The play visits Capote on the day before Christmas Eve 1975 in his East Side apartment. His creative life is foundering. One of the finest American writers of the 20th Century is aware that he is now best known now for his celebrity: “The only thing being famous is good for is cashing your checks in a small town.” While he has written acclaimed works of literary quality, he wallows in gossip as if it’s life’s blood.
And now matters have reached a tipping point. A chapter of his never-to be-finished novel Answered Prayers has been published in Esquire. Its thinly veiled depictions of some of his closest friends in New York’s high society has enraged them as a betrayal of his long-standing status as their confidante and lapdog. Several including “Babe” Paley and “Slim” Keith have cut him off dead. This matters because from Tru’s point of view, they were among his closest friends.
On one level, he claims to be mystified at their feelings of being betrayed. After all, he avers, any friend of an artist knows everything is grist for the mill. But deeper down — and he never quite acknowledges this but must know it subconsciously — he has abused their trust as he has often used people around him in the past.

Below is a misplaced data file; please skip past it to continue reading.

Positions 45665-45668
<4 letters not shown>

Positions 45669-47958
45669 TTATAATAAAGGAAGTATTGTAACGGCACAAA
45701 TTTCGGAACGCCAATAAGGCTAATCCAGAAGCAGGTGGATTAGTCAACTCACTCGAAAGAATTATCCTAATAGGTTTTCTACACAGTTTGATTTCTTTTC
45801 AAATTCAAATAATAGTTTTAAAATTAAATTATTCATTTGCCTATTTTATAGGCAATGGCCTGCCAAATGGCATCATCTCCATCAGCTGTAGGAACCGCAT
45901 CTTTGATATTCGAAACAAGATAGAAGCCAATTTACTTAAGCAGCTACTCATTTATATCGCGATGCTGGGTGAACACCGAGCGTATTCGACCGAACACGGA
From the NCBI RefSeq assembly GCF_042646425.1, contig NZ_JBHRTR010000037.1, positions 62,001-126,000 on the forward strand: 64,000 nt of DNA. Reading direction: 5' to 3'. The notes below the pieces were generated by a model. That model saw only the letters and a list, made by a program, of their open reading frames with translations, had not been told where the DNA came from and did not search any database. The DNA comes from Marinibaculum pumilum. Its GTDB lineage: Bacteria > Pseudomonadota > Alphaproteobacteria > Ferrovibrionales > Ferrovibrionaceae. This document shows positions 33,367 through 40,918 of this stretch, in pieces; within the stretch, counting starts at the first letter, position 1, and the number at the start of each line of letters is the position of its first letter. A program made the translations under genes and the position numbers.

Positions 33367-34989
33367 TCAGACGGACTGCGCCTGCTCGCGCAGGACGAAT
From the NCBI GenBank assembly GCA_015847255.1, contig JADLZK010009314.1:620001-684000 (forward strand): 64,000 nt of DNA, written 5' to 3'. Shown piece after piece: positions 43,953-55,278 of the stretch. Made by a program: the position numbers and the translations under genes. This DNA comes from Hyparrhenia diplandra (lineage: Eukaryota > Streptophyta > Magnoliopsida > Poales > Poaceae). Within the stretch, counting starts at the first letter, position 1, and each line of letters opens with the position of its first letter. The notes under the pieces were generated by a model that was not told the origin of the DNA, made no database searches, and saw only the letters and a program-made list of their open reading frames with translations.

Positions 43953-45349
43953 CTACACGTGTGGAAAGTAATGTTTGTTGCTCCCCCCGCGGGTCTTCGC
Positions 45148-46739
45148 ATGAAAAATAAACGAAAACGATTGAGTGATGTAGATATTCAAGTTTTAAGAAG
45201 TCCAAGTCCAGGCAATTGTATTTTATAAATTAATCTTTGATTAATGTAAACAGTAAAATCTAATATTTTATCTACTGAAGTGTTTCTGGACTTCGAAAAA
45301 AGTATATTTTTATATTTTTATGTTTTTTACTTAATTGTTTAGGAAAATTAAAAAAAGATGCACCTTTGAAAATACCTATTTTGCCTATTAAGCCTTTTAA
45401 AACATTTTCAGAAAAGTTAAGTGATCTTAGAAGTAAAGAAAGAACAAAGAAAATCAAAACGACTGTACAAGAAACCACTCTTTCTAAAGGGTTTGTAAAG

Indeed, he glances off his ego-enhancing dependency on these socialites and powerbrokers: “You can’t really own anything. You can never own another person.” Then he pauses. “But a person can own you.”
And now instead of being invited to their holiday celebrations, he is nursing his wounds in his abode, nervously occupying himself with minutia, playing jazz on the cassette player, happily schmoozing on the phone with second tier buddies, even talking to himself, which is the conceit that explains why he is recalling vignettes from his life for imaginary visitors, us in the audience.
“They want me to grovel… I am an artist and I am writing a masterpiece,” insists.
Still, his jocular repartee on his lifeline telephone or speaking to us is peppered with crafted drollery like, in dissing a floral gift, “Poinsettias are the Bob Goulet of botany.” His laugh shows no one appreciates his jokes more than he.
While Baran makes Capote perfectly aware that he is being waggish and witty, he makes the non-stop flow of bon mots and quips seem to be naturally occurring to Capote as his regular manner of expression – not at all like the studied quips that the Algonquin Round Table folks practiced for days before unleashing them for friends.